When Mark Zuckerberg broke the silence about the massive Cambridge Analytica scandal, his apology left a lot to be desired. So, Facebook did a U-turn and took out full-page ads in several US and UK newspapers to send something of an apology.
Indeed, the note seems more like an admission of guilt than a heartfelt apology for failing to protect users’ data and remaining silent while said data was used to sway elections and make Brexit happen.
Check out the full text posted by Facebook in newspapers like The New York Times or The Sunday Telegraph (image via AP Photo/Jenny Kane):
“We have a responsibility to protect your information. If we can’t, we don’t deserve it.
You may have heard about a quiz app built by a university researched that leaked Facebook data of millions of people in 2014. This was a breach of trust, and I’m sorry we didn’t do more at the time. We’re now taking steps to make sure this doesn’t happen again.
We’ve already stopped apps like this from getting so much information. Now we’re limiting the data apps get when you sign in using Facebook.
We’re also investigating every single app that had access to large amounts of data before we fixed this. We expect there are others. And when we find them, we will ban them and tell everyone affected.
Finally, we’ll remind you which apps you’ve given access to your information — so you can shut off the ones you don’t want anymore.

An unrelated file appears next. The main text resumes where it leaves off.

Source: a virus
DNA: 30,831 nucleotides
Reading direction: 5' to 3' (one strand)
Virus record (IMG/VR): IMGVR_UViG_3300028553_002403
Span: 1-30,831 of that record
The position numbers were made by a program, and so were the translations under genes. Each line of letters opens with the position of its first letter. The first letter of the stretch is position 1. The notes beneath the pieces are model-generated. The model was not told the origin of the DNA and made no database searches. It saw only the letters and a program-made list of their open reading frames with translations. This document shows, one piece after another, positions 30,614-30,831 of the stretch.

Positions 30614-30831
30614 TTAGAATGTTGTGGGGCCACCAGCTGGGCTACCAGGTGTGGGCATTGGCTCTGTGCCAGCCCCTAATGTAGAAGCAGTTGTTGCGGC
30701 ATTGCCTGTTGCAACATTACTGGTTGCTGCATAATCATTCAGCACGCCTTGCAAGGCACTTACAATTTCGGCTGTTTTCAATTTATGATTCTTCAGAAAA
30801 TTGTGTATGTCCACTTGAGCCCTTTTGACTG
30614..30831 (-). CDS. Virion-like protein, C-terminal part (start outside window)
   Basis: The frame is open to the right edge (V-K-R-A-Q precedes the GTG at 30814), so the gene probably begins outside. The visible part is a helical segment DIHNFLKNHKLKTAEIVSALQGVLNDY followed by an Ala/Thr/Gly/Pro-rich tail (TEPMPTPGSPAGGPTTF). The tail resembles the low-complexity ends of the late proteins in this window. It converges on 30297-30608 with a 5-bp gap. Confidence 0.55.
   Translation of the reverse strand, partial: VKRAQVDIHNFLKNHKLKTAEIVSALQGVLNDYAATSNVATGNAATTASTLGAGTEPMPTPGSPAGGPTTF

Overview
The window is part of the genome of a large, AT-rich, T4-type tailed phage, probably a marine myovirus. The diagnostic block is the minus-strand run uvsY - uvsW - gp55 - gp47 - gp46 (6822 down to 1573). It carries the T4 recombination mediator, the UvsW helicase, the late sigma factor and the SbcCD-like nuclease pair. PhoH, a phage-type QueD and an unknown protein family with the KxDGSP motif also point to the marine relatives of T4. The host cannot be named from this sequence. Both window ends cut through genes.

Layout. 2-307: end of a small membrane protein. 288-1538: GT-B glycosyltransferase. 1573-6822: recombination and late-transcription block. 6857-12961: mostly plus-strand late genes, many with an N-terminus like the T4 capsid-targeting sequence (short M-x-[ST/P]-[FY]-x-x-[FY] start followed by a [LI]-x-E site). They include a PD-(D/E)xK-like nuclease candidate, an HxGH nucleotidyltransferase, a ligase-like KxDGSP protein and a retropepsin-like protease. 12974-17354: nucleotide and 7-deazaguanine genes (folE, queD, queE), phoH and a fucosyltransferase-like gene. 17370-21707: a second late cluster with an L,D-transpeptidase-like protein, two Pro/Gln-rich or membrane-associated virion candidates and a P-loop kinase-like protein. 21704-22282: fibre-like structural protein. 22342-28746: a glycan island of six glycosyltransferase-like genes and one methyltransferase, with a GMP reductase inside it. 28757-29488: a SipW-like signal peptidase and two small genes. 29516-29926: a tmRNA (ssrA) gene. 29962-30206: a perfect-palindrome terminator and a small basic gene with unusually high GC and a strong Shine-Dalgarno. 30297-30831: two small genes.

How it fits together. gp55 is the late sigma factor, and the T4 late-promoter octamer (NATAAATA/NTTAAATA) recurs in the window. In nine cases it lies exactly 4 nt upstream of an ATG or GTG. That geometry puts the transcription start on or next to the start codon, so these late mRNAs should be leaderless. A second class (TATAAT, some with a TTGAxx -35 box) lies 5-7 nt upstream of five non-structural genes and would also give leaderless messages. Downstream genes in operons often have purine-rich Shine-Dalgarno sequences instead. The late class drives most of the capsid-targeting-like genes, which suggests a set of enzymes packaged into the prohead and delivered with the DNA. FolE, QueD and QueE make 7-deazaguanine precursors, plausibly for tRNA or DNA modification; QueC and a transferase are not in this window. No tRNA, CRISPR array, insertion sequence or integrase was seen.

Thank you for believing in this community. I promise to do better for you.”
Last night, Apple’s Tim Cook commented on the Cambridge Analytica fiasco, calling for better regulations, in what seems like the company’s long tradition to fight for their users’ rights to privacy:
“I think that this certain situation is so dire and has become so large that probably some well-crafted regulation is necessary. The ability of anyone to know what you’ve been browsing about for years, who your contacts are, who their contacts are, things you like and dislike and every intimate detail of your life —from my own point of view it shouldn’t exist.”
Steve Jobs himself took shots at Mark Zuckerberg about privacy concerns back it 2010, telling an audience that “Silicon Valley is not monolithic. We’ve always had a very different view of privacy than some of our colleagues in the Valley.”
Now let’s see if Facebook will actually manage to protect their users, as promised. The press statement is just a first step in that direction.
Meanwhile, the industry hasn’t shown the support Zuckerberg was hoping for. Tim Cook’s statement echoed a lot of people’s thoughts, Elon Musk deleted both his and Tesla’s Facebook pages, Whatsapp’s co-founder supported the #deletefacebook movement AND that was before we found out that Facebook also stores your call history and text messages.